OBA claim wharf was defective from start
Documented evidence indicating “a large number of defects and deficiencies” in the building of Heritage Wharf currently lies before the Attorney General, Public Works Minister Trevor Moniz told the House of Assembly last night.
And Tourism Minister Shawn Crockwell said the work teams modifying the facility in time for this week’s arrival of the
Breakaway had uncovered signs of the “cutting of corners” in the original building of the West End dock.
“I look forward to the engineer’s report going to the public,” Mr Crockwell said, calling it “damning”.
Even as the House heard that the much-anticipated vessel had been moored to the old dock rather than the new structure, Mr Crockwell insisted that the work undertaken there had been more than just “modifications — this was serious work”.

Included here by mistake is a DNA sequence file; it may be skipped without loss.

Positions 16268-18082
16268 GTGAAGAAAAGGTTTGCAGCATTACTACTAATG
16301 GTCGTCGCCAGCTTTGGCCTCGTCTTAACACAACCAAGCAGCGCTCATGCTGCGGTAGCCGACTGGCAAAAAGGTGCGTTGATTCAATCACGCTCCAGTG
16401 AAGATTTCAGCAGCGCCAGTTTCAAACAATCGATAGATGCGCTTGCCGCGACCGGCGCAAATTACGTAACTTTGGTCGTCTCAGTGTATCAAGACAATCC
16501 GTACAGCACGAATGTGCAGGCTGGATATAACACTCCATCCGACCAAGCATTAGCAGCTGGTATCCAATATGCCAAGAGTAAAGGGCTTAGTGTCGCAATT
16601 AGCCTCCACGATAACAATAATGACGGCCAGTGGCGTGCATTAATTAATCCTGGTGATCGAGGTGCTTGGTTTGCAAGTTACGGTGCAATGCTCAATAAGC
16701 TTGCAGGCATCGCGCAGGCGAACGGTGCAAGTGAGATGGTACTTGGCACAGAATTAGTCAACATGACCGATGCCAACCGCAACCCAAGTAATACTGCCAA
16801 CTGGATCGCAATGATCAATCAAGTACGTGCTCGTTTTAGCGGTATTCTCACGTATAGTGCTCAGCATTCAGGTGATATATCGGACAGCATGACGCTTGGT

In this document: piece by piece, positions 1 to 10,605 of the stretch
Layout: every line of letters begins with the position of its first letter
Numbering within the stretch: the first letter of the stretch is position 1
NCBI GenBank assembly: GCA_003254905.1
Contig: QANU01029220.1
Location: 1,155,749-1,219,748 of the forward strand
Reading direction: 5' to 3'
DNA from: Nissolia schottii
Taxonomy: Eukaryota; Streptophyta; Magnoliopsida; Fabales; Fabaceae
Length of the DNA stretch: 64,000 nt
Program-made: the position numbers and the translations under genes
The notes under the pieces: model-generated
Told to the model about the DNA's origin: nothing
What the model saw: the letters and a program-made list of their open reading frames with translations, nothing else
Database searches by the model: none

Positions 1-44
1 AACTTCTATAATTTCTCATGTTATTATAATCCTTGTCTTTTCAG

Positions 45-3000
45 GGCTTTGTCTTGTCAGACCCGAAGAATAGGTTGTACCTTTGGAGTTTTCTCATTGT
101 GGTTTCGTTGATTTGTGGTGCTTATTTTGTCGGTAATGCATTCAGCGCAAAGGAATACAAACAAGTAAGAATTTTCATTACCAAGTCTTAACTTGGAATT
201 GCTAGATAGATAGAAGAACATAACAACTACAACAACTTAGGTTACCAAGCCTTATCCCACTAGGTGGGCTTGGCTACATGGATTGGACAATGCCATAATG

The Southampton West Central MP charged that the building of the wharf had neglected “standard practices”, which made it “extremely difficult” to get the wharf ready to receive large ships like this week’s arrival.
Shadow Public Works Minister Derrick Burgess countered that the wharf had been approved by engineers when it was completed.
Countering the suggestion that it was “full of deficiencies and unsafe”, he asked: “If that was so, why would you tie up the
Breakaway, the largest ship that has ever entered these water, to an unsafe dock?”
And Opposition MP Michael Weeks challenged Government: “The report that we received was in November of last year. If they’ve got another report, then bring both of them to the House.
“The dock itself had integrity; there was nothing wrong with it.”